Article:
NEW YORK (MainStreet) We all know what Stephen Colbert has to say about politics. To paraphrase Jack Nicholson, think about Bill O'Reilly and take away reason and accountability. For years the host of the "Colbert Report" has made a living acting like a willfully ignorant blowhard, and he occasionally created history doing so (see his brilliant takedown, with Jon Stewart, of super PACs).
That's all about to change. CBS has announced that Colbert will replace David Letterman next year as host of the "Late Show," and with it Colbert will retire his long running character. Over the years, most of Colbert's commentary has focused on politics, but from time to time he's crossed into the our territory here at MainStreet. In honor of the Colbert Report's historic run, here are seven of his best thoughts on money and finance.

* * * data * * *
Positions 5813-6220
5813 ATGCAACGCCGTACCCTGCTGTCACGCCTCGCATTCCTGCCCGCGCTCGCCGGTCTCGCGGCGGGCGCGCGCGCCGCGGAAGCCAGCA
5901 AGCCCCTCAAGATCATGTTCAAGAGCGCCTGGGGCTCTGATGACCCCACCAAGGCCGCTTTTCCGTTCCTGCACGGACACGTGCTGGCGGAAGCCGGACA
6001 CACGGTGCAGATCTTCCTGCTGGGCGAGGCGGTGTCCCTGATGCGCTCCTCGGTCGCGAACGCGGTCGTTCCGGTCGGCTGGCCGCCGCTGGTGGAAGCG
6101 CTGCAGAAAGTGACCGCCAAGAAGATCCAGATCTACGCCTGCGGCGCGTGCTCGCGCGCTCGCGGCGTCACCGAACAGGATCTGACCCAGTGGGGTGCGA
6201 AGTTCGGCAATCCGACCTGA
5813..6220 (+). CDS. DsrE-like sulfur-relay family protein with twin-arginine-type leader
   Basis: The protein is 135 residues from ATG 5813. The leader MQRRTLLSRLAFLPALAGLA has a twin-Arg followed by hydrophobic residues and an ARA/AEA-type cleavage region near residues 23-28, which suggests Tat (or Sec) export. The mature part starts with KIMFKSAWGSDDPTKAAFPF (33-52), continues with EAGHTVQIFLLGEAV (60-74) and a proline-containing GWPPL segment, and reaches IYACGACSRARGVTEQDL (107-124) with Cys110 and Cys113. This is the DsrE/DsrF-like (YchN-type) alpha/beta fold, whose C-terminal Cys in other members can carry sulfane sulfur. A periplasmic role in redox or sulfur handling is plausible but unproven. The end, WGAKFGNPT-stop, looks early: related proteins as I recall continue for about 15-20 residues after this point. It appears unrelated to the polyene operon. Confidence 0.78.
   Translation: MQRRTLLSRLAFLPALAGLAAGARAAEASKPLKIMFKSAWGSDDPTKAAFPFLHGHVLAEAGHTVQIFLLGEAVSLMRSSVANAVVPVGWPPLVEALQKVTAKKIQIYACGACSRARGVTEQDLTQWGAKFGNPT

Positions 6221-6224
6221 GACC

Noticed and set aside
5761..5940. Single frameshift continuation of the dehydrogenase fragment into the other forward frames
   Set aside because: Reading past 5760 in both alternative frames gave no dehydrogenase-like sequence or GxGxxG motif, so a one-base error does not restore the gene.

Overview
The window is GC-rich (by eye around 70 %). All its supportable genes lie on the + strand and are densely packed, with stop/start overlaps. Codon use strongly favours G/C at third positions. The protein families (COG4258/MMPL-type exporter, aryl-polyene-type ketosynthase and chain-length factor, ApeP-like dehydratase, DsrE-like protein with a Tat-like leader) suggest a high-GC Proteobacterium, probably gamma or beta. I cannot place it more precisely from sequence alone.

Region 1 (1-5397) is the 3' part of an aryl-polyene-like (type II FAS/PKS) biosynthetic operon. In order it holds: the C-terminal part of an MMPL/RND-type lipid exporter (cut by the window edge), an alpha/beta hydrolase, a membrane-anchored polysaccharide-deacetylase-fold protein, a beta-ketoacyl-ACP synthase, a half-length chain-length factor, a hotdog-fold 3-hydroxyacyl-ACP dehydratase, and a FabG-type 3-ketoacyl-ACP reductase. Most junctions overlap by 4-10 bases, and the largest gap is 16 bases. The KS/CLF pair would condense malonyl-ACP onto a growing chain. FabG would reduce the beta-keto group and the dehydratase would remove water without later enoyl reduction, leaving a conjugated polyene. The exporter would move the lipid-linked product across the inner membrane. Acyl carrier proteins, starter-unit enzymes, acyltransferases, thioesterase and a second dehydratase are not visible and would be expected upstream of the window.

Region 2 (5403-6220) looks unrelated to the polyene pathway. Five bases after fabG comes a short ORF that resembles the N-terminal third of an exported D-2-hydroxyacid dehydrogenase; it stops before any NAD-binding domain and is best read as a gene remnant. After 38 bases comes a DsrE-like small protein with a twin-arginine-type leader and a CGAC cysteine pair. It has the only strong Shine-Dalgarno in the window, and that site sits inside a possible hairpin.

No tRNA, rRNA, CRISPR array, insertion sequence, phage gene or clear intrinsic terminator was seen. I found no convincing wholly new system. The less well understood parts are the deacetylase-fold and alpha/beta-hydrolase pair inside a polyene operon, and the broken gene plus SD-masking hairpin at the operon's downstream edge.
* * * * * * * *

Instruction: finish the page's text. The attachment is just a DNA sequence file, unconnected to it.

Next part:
To help him understand 2008's financial crash Colbert called upon the help of Gorlock, his extraterrestrial financial advisor. The message may have come from beyond the stars (or at least a Comedy Central green room) but it remains valuable: stocks cycle, and playing with your portfolio often does more harm than good.
Also, we will evidently soon be enslaved by an armada of green skinned accountants.
Early on in the Great Recession Colbert stumbled upon a secret that would wind up driving much fiscal policy in the years to come: to reduce unemployment, you don't actually need to find anyone a job. The unemployment rate, he crowed, only measures people actively looking for work, so anyone underemployed or not reporting a job search to the government doesn't count.
Reducing unemployment is easy, Colbert celebrated. All we have to do is just convince everyone to stop looking.